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‘We want to give young people a voice’ - Welsh Young Farmers hammer home Brexit demands

Support to get a foot on the farming ladder was top of the agenda at a hustings event for Welsh Young Farmers.

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‘We want to give young people a voice’ - Welsh Young Farmers hammer home #Brexit demands

The joint event, held by Brecknock and Radnor YFC and the Farmers’ Union of Wales at the Royal Welsh Agricultural Society showground, Builth Wells, saw candidates keen to push financial support and rural issues to the top spot ahead of next week’s General Election.


Delegates heard five Brecon and Radnor constituency members pledge how they would support young farmers if elected.


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What did they have to say?

Labour [Dan Lodge]:

  • Should have continued investment in farming
  • Farmers should not receive a 'penny less'

Conservative [Chris Davies]

  • Money should be spent locally within vets and local butchers
  • Family farms are 'backbone' to rural community

Liberal Democrat [James Gibson-Watt]:

  • Concerned industry was 'losing young people from Wales

Plaid Cymru [Kate Heneghan]:

  • Some farms may not survive next two years with lack of subsidy
  • A 'business bank' should be set up in Wales to help diversification of farmers

UKIP [Peter Gilbert]:

  • Intentions to leave the single market
  • Industry would get a good trade deal with Europe

Event chairman and Brecknock YFC member Raiff Devlin said: “One of the main concerns for us was how difficult it was to get into the industry when coming from a non-farming background.


“There are no real opportunities but instead are so many barriers, including major financial ones.”


Mr Devlin said while the open discussion became quite heated at times, with Labour candidate Dan Lodge at one point pledging to ‘chain [himself] to the railings of Westminster’ if Welsh agriculture was to receive a ‘penny less’ in post-Brexit support, young farmers were looking for concrete pledges.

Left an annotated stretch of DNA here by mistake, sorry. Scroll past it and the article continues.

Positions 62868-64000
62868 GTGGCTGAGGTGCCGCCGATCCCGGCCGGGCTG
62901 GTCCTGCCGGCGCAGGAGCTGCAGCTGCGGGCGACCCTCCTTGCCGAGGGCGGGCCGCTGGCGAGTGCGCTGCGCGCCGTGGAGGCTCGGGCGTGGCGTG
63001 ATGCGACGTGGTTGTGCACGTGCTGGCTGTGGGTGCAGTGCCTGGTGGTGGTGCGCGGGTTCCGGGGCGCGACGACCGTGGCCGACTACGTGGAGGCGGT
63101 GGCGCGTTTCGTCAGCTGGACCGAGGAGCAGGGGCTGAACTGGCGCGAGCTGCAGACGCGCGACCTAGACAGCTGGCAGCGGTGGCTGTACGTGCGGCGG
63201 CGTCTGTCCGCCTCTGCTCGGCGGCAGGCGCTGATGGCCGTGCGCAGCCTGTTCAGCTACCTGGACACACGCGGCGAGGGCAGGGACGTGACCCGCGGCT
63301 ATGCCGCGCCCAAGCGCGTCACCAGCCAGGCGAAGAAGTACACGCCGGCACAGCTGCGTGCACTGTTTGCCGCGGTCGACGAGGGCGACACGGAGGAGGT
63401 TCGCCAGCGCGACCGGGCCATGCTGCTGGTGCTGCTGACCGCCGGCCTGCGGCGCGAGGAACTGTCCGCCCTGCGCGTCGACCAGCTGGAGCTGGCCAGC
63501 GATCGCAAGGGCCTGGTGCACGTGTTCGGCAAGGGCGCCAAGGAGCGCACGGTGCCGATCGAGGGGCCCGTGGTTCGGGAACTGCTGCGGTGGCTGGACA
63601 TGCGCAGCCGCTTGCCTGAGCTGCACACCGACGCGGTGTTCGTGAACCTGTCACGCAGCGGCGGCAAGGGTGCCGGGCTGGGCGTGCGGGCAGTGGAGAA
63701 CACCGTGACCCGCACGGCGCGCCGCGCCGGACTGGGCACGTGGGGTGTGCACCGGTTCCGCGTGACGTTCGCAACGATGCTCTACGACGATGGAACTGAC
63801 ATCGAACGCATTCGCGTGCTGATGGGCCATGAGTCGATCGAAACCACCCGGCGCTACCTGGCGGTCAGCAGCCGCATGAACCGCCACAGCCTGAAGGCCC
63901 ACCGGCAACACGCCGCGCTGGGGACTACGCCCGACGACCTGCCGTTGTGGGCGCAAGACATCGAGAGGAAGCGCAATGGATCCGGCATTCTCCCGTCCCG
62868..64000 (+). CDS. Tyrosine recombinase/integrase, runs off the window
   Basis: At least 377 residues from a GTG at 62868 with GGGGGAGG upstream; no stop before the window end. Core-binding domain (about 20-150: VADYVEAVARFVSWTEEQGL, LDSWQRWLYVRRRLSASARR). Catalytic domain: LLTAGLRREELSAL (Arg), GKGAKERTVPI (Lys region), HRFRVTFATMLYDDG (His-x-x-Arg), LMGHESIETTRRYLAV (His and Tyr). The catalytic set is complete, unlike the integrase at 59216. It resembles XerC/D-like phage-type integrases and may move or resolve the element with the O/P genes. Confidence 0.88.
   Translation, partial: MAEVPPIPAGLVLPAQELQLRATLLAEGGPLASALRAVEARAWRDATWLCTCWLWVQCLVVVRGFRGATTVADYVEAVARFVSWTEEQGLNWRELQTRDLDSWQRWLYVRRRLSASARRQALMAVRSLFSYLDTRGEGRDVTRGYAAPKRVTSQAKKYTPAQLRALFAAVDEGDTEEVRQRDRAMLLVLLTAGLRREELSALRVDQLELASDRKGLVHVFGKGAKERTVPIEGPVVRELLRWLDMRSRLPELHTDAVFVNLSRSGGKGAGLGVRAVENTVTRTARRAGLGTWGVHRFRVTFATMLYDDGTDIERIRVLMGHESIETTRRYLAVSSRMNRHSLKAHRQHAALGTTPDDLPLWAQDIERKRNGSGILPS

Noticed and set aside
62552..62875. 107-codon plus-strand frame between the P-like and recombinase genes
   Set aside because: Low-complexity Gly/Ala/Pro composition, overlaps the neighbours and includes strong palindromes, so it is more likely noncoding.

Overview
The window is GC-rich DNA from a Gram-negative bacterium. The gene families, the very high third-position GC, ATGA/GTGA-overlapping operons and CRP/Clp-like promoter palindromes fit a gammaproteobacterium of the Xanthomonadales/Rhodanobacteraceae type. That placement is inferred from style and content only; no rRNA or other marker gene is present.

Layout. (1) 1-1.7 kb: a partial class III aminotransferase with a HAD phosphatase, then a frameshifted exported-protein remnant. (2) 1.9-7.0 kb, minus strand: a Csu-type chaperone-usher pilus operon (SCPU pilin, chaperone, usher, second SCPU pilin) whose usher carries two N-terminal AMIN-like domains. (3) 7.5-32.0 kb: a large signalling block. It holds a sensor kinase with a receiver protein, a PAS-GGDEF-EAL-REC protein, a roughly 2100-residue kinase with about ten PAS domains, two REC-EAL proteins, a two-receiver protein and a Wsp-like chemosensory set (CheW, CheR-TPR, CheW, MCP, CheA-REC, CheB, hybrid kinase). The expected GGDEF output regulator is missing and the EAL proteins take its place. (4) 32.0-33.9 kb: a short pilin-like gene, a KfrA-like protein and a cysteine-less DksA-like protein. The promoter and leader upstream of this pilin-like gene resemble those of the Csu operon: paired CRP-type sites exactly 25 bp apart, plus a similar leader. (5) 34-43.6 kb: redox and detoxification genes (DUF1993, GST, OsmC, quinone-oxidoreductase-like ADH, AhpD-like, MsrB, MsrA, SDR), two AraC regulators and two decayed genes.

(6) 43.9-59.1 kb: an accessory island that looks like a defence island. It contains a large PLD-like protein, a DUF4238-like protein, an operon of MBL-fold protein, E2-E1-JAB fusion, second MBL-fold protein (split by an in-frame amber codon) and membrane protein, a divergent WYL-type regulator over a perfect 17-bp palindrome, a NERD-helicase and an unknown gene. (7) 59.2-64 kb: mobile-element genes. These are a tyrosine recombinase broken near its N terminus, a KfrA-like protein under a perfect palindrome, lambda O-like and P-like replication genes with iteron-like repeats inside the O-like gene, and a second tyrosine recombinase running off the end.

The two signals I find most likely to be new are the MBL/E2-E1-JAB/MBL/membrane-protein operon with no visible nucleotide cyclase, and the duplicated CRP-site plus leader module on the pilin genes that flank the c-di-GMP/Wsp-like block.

“It is all well and good saying Wales should get special treatment and a good deal, as politicians do, but until we see it, it is very difficult to believe,” Mr Devlin added.

 

Voice

“The whole point of us holding a local hustings was to give young people a voice and be heard by those with political influence to make a change.


“We are hopeful about the future but Welsh agriculture does not get the headlining we want it to – we have heard nothing from the Government about agriculture, let alone Welsh agriculture.


“We want a strategy, we want commitment, but politicians do not like promises.”


Other topics surrounded a replacement for the Common Agricultural Policy, rural health care and rural broadband, while audience members raised concerns the wrong trade deal could limit welfare standards and quality.


Marc Williams, Brecknock YFC senior member of the year, said he felt positive the party candidates seemed confident in young farmers and their roles in rural communities.


He added: “They understand the difficulties with funding cuts but said they would support the YFC movement as much as they can, if elected as MP for Brecon and Radnor.


“We will definitely hold them to that promise.”

 

Brian Bowen, member of the FUW presidential team, congratulated all those involved in the debate, but warned a particular concern was the lack of information available to farmers about the position of agriculture post-Brexit and the level of farm support parties were willing to provide.

 

He said it was vital for rural constituencies to remind Parliamentary candidates of the importance of agriculture to the Welsh economy.

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